It would be unfair for any visitors to be surrounded by monuments of such great historical value without knowing the basics. Therefore, here is a glimpse at the tremendous history of Fes. Arguably one of the oldest, if not the oldest city in Arabized Morocco, Fes was founded by the founding father himself Idriss the first, who fled the fall of the Umayyad empire in the east and found refuge at a small Amazigh tribe in Morocco where he married an Amazigh woman and was set to unify the tribes of the far west of North Africa. This city is regarded by Moroccans as one of the biggest cultural treasures in the kingdom. It has been the capital for so long which explains why some people still refer to Morocco as Fez. Tourists often like to visit one of the oldest universities in the world, the university of Al-Karaouine which was founded by a powerful woman named Fatima Al-Fihri in the year 857 (quite progressive, I hear you think.) It is said that the oldest known medical degree in the world has been awarded in this university. Fes was home to some of the greatest thinkers in Moroccan history such as Ibn Khaldun, the great historian whose book Al-Muqaddimah describing north African tribes is regarded as one of the earliest works of sociology, and Leo Africanus who wrote A Description of Africa, a book that illuminated Europe on the cultures and geography of African kingdoms.

            There are no better places to grasp the tremendous history of Fes than its magical palaces and riads. Whether you choose to stay at Palais d'Hotes Suites & Spa Fes, Riad Damia, Riad la Maison Verte, or any other architectural masterpieces (there are literally hundreds of options), you will always get to experience the transcendental feelings of being in a completely different dimension while simultaneously asking the famous question: What went wrong architecture-wise?  The genius of Moroccan architecture, especially in Fes, makes one believe that this art has only been deteriorating. I get it, there are several modern architectural wonders today, but the beauty of the details scattered in these riads will simply leave anyone in awe. Each of these riads is equipped with the best spas designed specifically to give the visitors an isolating and restful experience. The riads also offer a menu with dishes from all over the country, but especially the popular sweet and savory mixture of traditional Fassi dishes such as the famous pigeon Bastila.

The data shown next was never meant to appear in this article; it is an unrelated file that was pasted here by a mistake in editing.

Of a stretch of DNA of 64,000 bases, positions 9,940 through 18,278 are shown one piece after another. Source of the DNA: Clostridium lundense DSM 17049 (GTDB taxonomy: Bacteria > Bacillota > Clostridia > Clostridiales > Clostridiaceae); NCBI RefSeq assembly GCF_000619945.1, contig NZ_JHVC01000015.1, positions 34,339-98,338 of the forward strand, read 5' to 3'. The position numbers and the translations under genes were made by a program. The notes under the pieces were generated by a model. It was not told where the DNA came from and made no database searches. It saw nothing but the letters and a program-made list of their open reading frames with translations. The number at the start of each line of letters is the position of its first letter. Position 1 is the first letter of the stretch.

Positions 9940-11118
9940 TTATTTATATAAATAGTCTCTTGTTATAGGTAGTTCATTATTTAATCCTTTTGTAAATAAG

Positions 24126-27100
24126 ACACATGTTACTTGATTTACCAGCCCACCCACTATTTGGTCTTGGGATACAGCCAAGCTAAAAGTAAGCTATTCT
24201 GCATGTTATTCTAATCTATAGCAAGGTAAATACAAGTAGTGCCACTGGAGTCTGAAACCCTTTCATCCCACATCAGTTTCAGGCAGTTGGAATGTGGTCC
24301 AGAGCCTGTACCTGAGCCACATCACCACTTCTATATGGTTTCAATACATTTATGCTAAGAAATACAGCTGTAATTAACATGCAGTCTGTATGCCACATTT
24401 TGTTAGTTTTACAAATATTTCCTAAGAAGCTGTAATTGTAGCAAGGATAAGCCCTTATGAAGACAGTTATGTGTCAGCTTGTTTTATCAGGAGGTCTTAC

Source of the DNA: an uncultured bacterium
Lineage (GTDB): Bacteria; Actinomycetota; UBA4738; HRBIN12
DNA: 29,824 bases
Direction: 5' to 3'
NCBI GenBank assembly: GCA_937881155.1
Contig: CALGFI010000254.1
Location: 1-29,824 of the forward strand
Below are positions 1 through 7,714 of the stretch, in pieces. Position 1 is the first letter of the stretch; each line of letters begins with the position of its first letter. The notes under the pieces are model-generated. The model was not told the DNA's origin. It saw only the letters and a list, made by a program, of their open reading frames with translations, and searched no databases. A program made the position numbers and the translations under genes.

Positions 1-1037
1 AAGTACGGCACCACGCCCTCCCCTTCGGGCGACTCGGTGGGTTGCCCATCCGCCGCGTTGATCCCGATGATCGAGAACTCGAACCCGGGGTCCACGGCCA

Finally, I would like to go back to the trip I had when I was in high school. I spent a great time with the new friend and unsurprisingly, his family was super hospitable. We are still in touch, and we’ve become close. Which is to say visiting the historical monuments around the city, staying at some of the most beautiful hotels, and trying the scrumptious dishes would simply be incomplete without connecting with some of the locals. As mentioned earlier, meeting people from different countries is my greatest privilege because each person I meet opens a new perspective for me which allows me to dive into the complex beauty of their culture. The connection I have with the people from a certain place boosts my appreciation of that place in magical and inexplicable ways. Our journey in Fes hasn’t come to an end; this is only the beginning. 

By Hossame Boudaghia

Hossame Boudaghia is a contributing writer for Inclusive Morocco. Born and raised in Tetouan, Morocco. Hossame is a PhD candidate at the University of Abdelmalek Essaadi. He is the Editor-in-Chief of the English version of Afanine Magazine. He currently lives in Queens, New York City where he works as a part-time ESL teacher.